Honestly, I've been studying too hard for the SPHR but this is the perfect case study for a strategic plan (long term) vs a tactical one (short term). If this is just for one person, the employer would be better served to come up with a better solution.

    JJacob
  • You have several legally unrelated issues here:

    • Employee vs. independent contractor (IC) is a factor of statutory law. It cannot be waived. There is a ton of law and a ton of court decisions, including a few SCOTUS here. If I am going to say that Jan in an IC, then Jan better have a lot of clients and be advertising to get more. Plus pass a bunch of other tests. One "client" ICs are very unusual legally.
    • Benefits is a function of a whole different set of laws. Mostly ERISA but many benefits have laws specific to that benefit. So, look up each benefit one at a time and do not assume that there is a one-size-fits-all answer here. Generally speaking only employees get benefits. Giving an IC benefits by itself would be a factor in saying that a worker is really an employee.
    • This is not DIY. You need a really good attorney if you want to play these type of games. There are a lot of companies who thought they had good attorneys and still ended up in court for the exact sort of thing you are talking about.
    rrupertJJacob
  • I know you didn't ask but here is more....

    HR is attempting to fill an anticpated 2 year position with an independent contractor. This sole proprietor does offer services to the public at large. However the "services agreement" that was written by an attorney (and HR attempted to approve) came back with "duties", "salary", "benefits" listed. To which I said, Nope, he needs to be an employee or a contractor.

    I feel that I am clear on what defines the difference between an employee and an IC. I'm understanding that this person WANTS to be an IC for reasons of continuing to service his other clients. However, HR wants to provide supplies, space, training and control/direct him like an employee, but pay him like an IC (no benefits, employer fica, med etc).

    HR asked us for solutions. I feel like I'm hearing a repeat of what I screamed internally. Either bring him in as a full fledged employee and provide all the benefits, training, supplies, space you want. OR accept the revisions I made to the contract (with attorney approval), charge him rent for space, cost for supplies and don't try to control/direct him like an employee.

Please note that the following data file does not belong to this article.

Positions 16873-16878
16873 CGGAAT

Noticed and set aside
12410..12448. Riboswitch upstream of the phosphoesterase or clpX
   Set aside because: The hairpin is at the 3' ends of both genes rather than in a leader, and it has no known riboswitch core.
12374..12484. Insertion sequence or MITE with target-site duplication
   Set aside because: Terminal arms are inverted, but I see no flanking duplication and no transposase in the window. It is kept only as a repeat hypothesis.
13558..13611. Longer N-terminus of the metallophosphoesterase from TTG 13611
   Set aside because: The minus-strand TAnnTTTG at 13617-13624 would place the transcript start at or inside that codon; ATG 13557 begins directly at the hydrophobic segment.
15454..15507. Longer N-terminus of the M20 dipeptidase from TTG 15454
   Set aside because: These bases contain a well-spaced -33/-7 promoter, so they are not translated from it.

rrupert
  • edited June 5

    totally agree with you. Never the twain shall meet on EE and IC -- no salary (could do a per hour billing rate though), no benefits. I am surprised HR is asking you for solutions. They should be asking legal counsel familiar with employment law and FLSA/DOL issues! Sounds like this attorney that drafted the agreement was not! (Not all attorneys are created equal!)

    It does sound like IC is actually a better fit if they can get over the training/control part beyond a basic level.. Just providing space and supplies isn't too big of a deal as long as he is providing those things for his other service to other clients -- they can't be doing 100% of it. It's controlling details rather than latitude to complete goals within a larger project that will be the issue. Duties need to be grouped together into goals/project needs with details like scope, formats, timing/penalties/rewards, delivery schedule, etc. You can control some, you just have to think differently. I do wonder what training they think he needs -- does his company have insurance that covers EPLI/E&O/liability for his work product? I would want to make sure it did and that should be something an IC would have over an EE.

    I know lots of long term ICs that were implementing SAP at a large petrochemical company in Houston....for multiple years without issues. There was direction and control but again more at the level of goals/timelines etc than specific what you are doing today.

    JJacob